Family, friends and football

Not quite a year yet in our new location and we received our third international visitors last month (with the 4th due next week from California!). It must be the year of travel.

Just short of 80 years of age and with no signs of slowing down, my Aunty Marg and Uncle Rob dropped in via Spain on their way to ……..the Arctic. And one of my old high school friends and her lovely daughter (whom my daughter had been impatiently waiting for) visited on their voyage between Scandanavia and Paris. These visits were an excuse for lots of talking, drinking wine, eating croissants (which we never do otherwise) and exploring more of what this ‘south-west’ region of France has to offer.

DSC_0233We visited Samatan in the Gers (the department to the west of the Haute Garonne where we live) which holds a traditional live poultry market every Monday. And ‘poultry’ includes rabbits here! My relatives pointed out that tying the chickens together by their legs would not be allowed in Australia. It got me thinking about the treatment of animals here (especially as this market also had a section dedicated to the controversial foie-gras) and that made me think back to a classic French cookery book that my gastronomic mother (who is in my thoughts daily) kept on the top of the fridge.

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The rather kitsch (but real!) wrapper from a local butcher’s market stall (rugby is the local sport!). There is no hiding where the products come from, although its perhaps not entirely representative of farm practices.

As I child I was horrified to see photos of dead animals next to the corresponding recipes….but the relationship between the meat on the table and the animals from which it comes is not avoided in this country – as it tends to be in Australia.

DSC_0262Another day and we were off to The Tarn (the department to the north-east). First to wine region of  Gaillac for wine tasting and visiting the quaint (narrow) roads and then to the hill-top village of Cordes sur Ciel.DSC_0271 We ate lunch in the old ‘halles’ (where markets are conducted) and I wondered how the people managed to carry their wares up such a steep 30 minute ascent all of those years ago.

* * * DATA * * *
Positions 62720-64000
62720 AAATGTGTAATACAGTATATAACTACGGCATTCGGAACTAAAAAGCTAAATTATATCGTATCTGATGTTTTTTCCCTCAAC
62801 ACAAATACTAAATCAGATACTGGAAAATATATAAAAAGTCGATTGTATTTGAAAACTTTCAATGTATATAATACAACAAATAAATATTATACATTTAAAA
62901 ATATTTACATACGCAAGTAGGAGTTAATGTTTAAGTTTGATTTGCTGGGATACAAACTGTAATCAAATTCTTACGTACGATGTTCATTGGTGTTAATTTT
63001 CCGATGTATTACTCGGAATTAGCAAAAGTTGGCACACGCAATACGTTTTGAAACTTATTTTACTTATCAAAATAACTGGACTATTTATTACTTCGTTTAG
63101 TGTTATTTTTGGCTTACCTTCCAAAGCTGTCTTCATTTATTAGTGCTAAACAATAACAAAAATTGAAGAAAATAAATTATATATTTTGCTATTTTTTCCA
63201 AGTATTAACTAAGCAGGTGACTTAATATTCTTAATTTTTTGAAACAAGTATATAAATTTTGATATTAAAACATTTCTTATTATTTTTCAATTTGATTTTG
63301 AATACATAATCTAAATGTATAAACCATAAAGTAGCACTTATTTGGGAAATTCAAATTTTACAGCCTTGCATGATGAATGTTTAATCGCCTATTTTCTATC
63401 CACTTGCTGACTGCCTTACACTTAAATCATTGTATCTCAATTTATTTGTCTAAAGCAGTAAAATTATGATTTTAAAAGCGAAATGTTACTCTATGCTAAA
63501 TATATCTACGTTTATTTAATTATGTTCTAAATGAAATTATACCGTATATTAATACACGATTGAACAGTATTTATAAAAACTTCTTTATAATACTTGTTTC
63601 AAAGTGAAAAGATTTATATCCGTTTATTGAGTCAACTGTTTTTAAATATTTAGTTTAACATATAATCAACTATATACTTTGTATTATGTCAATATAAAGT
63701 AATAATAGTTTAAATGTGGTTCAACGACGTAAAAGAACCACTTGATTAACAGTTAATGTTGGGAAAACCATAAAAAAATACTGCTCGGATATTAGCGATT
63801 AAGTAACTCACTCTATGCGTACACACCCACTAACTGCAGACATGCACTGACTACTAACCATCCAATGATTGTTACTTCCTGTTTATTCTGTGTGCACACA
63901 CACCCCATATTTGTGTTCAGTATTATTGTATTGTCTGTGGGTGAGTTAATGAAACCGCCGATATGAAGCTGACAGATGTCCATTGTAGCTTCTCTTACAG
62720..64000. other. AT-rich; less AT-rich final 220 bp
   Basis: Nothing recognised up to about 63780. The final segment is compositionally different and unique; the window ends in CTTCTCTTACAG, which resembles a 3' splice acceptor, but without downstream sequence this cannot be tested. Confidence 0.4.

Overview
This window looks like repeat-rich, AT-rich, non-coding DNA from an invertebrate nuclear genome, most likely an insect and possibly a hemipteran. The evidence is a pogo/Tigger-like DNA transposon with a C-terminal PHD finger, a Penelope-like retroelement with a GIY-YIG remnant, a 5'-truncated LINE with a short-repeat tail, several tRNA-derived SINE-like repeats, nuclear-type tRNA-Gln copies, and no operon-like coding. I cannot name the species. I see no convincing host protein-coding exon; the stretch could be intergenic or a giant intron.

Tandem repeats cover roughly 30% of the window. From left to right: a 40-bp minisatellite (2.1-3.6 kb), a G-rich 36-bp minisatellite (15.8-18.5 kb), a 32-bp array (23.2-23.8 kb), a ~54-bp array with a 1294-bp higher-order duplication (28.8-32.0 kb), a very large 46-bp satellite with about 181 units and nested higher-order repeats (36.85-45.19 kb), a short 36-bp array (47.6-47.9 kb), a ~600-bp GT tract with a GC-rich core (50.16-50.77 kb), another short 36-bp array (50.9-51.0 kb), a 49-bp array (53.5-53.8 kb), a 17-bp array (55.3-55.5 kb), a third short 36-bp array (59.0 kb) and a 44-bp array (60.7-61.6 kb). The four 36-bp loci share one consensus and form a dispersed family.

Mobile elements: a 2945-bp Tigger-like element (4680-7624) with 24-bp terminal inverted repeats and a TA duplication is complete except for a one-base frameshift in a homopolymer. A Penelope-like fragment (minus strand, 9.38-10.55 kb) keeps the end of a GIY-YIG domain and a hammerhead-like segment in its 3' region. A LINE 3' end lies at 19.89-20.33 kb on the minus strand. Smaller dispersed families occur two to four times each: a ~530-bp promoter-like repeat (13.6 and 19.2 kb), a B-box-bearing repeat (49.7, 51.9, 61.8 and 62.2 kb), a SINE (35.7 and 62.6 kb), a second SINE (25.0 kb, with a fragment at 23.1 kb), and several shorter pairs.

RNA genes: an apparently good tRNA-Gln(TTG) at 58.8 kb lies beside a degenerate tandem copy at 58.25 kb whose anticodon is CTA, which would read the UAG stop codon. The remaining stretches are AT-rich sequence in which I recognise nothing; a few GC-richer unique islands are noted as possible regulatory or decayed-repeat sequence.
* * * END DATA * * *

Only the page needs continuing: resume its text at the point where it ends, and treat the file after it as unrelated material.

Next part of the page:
As my friend Geraldine and I explored the center of Toulouse on another day we could ‘hear’ the French football/soccer team playing in one of The World Cup matches (the football World Cup is held every 4 years and is followed closely by fans and non-fans alike): at each French goal there were loud cheers pouring from all of the bars and cafés. It was a festive moment and although I’m not a football fan, I do hope that France gets to the final (only now that Australia has been eliminated). I’m sure it would pick-up the French spirit – at least for a little while.

Geraldine had the ‘honor’ of witnessing the dance routines at my children’s school fete – in the scorching sun – and of the process of resigning my daughter up in an extra-curricular activity for the next academic year: this is something I dread each year. This particular time it involved completing 17 pages of paperwork, attaching numerous documents including a photo, 3 stamped envelopes, medical insurance.. and then standing in a long queue only to be told in the end (as is very often the case) that something was missing or incorrect! Argghhhhh!

We also had two families that we’d met in Shanghai – and who now live one hour away (one to the north and the other to the south) – come over for an Aussie BBQ (although it couldn’t really be called that as there was no beer and we didn’t ask the guests to bring their own meat as Aussie tradition would have it).

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Grilled nectarines – with brown sugar, orange juice and Cointreau

Reconnecting with folk is a wonderful means of sharing and reminiscing about the past but also of exploring and creating new memories……….and of course eating.

Thank you folks!

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